Still, the Air Force wanted to keep him and said it would send him to college. He chose the University of Kansas, where he majored in Latin American studies. He received his bachelor’s degree in 1975 and his master’s in 1976. He then rose through the Air Force ranks, serving at the Pentagon and in increasingly high-level posts around the world. He was made a four-star general in 1992.
After he retired from the Air Force, he was invited by Newt Gingrich, who had just engineered the first takeover of the House of Representatives by Republicans in 40 years and become speaker, to help him implement his strategic vision.
In 1998, Mr. Gingrich and President Bill Clinton created the Hart-Rudman commission to examine the nation’s security apparatus in a comprehensive way for the first time since 1947. General Boyd, the commission’s executive director, said in the oral history that had its report been taken seriously earlier in 2001, “we would have had at least an even chance of preventing the disaster that befell us on 9/11.”
He later became president and chief executive of Business Executives for National Security, a nonprofit organization through which top business leaders, including Jeff Bezos of Amazon, Fred Smith of FedEx and Hank Greenberg of AIG, offered their expertise to help improve efficiencies at the Pentagon and in homeland security.
In 2002, as President George W. Bush prepared to invade Iraq, General Boyd and Jessica Mathews, then president of the Carnegie Endowment for International Peace, a foreign policy research group in Washington, put forth an alternative to war. They proposed what they called coercive inspections, in which United Nations weapons inspectors in Iraq would be backed up by an American-led multinational inspections implementation force. These inspectors would demand compliance by Iraq “or else,” which could include pursuing a policy of regime change. The United States ultimately did invade Iraq, but their proposal was discussed at the highest levels in Washington.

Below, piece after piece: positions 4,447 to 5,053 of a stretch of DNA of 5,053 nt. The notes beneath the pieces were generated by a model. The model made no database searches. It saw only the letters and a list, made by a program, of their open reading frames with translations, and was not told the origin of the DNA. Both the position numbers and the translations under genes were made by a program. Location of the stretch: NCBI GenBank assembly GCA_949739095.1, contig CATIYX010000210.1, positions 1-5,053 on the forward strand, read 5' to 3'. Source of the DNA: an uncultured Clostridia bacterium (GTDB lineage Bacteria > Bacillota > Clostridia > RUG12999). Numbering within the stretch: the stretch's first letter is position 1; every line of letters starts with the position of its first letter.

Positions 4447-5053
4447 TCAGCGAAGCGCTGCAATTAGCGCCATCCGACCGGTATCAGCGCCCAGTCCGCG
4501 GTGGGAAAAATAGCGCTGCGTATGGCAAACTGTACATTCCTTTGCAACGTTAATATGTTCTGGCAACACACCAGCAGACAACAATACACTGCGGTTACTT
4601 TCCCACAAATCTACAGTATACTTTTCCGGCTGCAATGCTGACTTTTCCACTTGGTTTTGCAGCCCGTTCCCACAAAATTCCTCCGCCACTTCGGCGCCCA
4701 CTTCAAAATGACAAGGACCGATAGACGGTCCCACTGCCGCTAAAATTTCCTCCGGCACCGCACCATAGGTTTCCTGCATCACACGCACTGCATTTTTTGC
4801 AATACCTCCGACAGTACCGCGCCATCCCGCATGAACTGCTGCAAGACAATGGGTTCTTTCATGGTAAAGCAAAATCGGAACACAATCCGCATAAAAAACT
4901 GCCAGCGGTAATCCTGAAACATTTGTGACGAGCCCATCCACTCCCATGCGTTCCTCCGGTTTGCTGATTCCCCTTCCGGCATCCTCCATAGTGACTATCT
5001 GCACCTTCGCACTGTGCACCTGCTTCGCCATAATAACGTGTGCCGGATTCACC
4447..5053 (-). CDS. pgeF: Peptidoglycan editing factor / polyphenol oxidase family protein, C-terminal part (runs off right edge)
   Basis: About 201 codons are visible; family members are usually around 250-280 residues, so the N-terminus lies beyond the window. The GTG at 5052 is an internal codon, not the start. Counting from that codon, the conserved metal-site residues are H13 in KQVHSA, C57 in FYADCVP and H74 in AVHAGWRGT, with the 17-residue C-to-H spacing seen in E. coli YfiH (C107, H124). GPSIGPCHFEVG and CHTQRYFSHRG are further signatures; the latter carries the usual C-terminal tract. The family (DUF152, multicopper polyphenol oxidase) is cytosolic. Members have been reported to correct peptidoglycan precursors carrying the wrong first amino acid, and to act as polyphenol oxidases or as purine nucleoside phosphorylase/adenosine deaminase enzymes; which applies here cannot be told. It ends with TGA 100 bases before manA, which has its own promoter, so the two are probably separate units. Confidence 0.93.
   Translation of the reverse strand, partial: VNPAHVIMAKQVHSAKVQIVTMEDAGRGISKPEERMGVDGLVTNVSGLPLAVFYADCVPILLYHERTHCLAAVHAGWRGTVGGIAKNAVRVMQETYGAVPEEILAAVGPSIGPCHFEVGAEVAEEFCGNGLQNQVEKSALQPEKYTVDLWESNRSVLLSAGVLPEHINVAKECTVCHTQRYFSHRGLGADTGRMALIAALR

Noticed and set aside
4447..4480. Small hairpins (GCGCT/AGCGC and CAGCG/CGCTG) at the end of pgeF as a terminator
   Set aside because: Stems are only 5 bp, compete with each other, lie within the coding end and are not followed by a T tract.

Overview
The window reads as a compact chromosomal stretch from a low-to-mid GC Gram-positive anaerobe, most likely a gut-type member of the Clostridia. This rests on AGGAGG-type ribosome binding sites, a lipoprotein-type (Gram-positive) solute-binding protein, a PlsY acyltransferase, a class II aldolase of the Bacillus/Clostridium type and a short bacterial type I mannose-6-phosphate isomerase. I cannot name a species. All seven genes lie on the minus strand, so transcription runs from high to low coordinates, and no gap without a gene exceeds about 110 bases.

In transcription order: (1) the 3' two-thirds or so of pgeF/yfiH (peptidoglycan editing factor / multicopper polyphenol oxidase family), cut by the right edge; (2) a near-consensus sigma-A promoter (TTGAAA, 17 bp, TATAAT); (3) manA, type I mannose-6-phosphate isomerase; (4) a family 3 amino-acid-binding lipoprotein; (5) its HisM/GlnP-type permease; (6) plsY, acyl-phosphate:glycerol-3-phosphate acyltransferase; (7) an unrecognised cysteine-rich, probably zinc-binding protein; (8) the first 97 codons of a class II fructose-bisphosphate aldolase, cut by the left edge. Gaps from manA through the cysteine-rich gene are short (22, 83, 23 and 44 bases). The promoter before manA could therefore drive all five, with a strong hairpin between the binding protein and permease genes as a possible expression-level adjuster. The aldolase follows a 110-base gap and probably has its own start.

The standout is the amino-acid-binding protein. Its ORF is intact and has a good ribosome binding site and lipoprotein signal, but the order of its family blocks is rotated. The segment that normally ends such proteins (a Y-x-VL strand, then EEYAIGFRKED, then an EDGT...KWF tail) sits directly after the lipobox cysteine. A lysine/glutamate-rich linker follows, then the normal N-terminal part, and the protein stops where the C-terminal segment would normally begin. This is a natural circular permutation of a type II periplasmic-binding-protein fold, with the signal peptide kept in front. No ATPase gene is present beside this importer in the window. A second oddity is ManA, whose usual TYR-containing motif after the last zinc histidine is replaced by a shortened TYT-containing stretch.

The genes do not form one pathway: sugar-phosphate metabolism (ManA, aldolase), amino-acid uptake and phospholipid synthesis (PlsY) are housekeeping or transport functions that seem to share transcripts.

Over the years, General Boyd tended to stay out of electoral politics, quietly backing Republicans. But in 2020 he signed a letter, along with nearly 500 other military and civilian leaders, saying he was supporting Joe Biden for president over President Donald J. Trump.
“Donald Trump’s assault on the rule of law that makes a democracy possible has been so egregious I’ve decided to speak out,” he said in a video on Twitter.
General Boyd and Ms. Mathews married in 2005. She survives him. In addition to his son, General Boyd, who lived on a farm outside Marshall, Va., is also survived by a daughter, Jessica Van Tillborg; four granddaughters; and his sister, Shirlee Bouch.